From the Pastor
Sept. 22 was a very special day in the life of St. John’s, as we formalized a partnership with Christmas Lutheran Church in Bethlehem. Pastor Munther Isaac was on hand to preach and sign the Covenant, which is printed on page 15 of this Eagle’s View.
Christmas Lutheran is just three blocks from the location of Jesus’ birth and is the oldest Lutheran church in Palestine. The congregation has a long history of welcoming pilgrims to Bethlehem and peacemaking during times of great conflict and stress. It’s a ministry of hope, Pastor Isaac told an audience last Sunday night in the Faith Center.
“Hope is what we do,” said Pastor Isaac, quoting Mitri Raheb, the church’s pastor until 2017, when he stepped down to be the president of Dar al-Kalima University, the only Lutheran college in the Middle East. Mitri has visited St. John’s twice since 2012 and was the 2015 recipient of Sweden’s Olaf Palme Award, given annually to someone creatively committed to the cause of peace.
Why Christmas Lutheran? It’s not easy being a Christian in the Middle East. Once a majority population in Bethlehem, Ramala, and Nazareth, their numbers have dropped considerably in the last half-century. In Bethlehem today, only 12 percent of the population is Christian.
We believe that the Christian witness is incredibly important in Israel/Palestine, especially during these days of so much conflict and distress. The Christian community — including Christmas Lutheran — has been a strong advocate for peace, non-violent resistance, and sharing the land. Unfortunately, their voices are being ignored and, in many cases, marginalized. Peace, it seems, is a threatening message to those trying to secure control.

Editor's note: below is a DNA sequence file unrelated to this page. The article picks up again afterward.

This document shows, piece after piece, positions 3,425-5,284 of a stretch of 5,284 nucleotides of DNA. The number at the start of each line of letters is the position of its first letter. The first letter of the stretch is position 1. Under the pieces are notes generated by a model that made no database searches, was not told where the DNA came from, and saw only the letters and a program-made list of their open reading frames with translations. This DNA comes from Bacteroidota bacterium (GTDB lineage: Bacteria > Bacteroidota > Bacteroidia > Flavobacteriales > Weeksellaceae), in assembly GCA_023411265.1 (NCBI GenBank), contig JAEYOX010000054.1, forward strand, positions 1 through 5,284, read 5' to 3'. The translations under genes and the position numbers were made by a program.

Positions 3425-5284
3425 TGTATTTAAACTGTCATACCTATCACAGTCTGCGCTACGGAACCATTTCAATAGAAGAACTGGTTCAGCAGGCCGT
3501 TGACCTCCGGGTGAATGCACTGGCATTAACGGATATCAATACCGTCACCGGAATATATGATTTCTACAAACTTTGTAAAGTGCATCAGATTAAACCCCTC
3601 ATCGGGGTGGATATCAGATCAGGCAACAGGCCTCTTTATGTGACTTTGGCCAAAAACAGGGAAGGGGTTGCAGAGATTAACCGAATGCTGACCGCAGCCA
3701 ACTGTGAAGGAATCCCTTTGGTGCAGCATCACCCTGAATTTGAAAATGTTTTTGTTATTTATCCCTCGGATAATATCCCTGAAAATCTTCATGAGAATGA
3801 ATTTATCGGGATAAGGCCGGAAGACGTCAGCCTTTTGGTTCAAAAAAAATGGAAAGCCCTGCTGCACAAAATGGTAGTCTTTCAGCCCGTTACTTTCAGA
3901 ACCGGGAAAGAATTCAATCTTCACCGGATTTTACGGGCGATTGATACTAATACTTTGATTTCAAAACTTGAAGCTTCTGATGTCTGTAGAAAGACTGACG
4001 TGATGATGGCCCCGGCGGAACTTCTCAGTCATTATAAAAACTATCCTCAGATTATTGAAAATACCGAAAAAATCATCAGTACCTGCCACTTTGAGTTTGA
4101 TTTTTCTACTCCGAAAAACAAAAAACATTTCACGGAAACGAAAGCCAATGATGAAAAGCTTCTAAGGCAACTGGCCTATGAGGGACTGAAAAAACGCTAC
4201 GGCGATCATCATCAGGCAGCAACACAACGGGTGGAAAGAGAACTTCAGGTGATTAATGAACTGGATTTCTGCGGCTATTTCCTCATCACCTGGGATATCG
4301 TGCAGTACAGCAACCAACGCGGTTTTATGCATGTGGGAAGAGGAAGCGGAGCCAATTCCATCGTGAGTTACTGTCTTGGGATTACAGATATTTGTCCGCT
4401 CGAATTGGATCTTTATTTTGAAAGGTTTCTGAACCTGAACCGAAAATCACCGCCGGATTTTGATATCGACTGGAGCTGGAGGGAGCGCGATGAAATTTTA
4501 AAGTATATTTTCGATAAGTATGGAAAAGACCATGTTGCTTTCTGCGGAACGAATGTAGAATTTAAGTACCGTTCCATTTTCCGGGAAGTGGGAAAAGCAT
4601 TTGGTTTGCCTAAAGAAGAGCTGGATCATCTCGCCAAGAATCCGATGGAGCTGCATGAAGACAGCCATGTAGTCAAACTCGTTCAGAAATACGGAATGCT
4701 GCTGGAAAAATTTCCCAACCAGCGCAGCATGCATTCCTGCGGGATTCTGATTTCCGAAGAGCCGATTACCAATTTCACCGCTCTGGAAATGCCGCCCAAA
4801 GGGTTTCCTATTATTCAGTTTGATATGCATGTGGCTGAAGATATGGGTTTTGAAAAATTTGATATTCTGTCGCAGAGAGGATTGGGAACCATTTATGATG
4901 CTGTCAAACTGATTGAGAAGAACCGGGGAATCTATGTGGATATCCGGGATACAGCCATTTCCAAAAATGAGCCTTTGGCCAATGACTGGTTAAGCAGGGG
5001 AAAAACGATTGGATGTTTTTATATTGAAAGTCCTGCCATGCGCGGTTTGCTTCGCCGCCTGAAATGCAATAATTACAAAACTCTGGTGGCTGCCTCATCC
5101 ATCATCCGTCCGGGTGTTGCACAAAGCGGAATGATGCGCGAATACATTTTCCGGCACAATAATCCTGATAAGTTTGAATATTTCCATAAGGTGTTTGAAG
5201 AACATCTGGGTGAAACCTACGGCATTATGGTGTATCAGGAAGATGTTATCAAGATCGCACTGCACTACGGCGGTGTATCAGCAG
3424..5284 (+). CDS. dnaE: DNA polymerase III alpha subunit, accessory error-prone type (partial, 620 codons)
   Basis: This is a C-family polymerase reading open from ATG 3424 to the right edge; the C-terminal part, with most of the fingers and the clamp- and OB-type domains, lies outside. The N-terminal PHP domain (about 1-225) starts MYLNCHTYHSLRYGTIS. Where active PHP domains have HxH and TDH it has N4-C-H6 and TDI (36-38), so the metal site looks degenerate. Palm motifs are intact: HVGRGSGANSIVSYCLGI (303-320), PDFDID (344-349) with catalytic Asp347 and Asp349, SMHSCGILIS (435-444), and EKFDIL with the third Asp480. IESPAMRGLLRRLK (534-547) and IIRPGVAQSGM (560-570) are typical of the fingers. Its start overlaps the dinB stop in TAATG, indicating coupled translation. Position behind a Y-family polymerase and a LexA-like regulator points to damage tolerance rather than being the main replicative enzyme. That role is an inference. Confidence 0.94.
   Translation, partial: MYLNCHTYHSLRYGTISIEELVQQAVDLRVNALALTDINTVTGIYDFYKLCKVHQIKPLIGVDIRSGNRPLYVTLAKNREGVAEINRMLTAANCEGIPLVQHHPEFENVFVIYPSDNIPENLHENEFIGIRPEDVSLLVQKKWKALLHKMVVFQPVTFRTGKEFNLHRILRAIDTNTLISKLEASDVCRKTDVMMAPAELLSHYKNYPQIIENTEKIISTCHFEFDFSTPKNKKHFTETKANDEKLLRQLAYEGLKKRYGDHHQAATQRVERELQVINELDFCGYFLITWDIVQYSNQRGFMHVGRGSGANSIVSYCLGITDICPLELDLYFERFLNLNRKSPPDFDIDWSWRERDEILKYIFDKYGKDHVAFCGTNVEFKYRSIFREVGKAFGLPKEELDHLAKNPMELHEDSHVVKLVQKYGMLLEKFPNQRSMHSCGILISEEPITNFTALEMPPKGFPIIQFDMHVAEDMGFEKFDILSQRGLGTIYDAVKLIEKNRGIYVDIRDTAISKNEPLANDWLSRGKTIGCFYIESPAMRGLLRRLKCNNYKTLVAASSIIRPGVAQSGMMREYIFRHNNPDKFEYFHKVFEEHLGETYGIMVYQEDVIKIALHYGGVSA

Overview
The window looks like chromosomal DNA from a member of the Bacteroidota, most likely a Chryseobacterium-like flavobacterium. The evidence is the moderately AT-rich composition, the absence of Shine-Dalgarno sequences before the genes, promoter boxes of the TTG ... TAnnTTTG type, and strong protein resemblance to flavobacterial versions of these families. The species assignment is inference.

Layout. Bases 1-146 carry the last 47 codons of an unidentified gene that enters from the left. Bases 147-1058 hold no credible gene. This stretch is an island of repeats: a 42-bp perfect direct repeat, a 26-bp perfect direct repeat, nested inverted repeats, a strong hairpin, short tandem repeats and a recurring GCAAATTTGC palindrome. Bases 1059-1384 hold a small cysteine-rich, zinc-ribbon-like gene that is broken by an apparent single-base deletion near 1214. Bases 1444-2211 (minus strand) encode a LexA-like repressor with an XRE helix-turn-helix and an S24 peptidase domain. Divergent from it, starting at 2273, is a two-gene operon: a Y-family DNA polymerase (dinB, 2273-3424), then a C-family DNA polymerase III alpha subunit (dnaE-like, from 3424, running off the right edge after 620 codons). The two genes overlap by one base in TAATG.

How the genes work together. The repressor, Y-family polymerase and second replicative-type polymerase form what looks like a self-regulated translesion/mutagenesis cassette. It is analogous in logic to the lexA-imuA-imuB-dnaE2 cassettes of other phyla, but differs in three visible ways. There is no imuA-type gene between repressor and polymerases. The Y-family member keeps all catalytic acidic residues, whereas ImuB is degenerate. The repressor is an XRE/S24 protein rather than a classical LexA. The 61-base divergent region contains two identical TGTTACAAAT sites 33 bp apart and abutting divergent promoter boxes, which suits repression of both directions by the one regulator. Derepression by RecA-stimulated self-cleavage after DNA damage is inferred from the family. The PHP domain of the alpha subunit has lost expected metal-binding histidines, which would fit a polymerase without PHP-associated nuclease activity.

What does such a partnership look like? This Advent, members of St. John’s and Christmas will join in writing the Advent devotionals as a joint project. In March 2021, 30 members of St. John’s will visit the Holy Land, including a four day stay in Bethlehem, where we’ll be hosted by members of the congregation and enjoy authentic Palestinian meals and hospitality.
Because both congregations have a strong appreciation for Christian art, we will exchange art with one another. Munther will also be a regular contributor to this Eagle’s View newsletter.
We are in the early stages of discussing how to share our expertise in VBS with the children’s ministry team at Christmas. VBS is a new idea there, but Munther says it’s an excellent way of drawing children from throughout Bethlehem, including Muslim children. “Muslim parents are more than willing to allow their kids to join our Christian education activities. They’re curious, which gives us a great opportunity to share the story of Jesus and our message of peace.”
During this highly-politicized era in Israeli-Palestinian relations, it’s more important than ever that we help amplify the Christian voice of peace. That voice comes from Christmas Lutheran Church. What a blessing to be in partnership with them.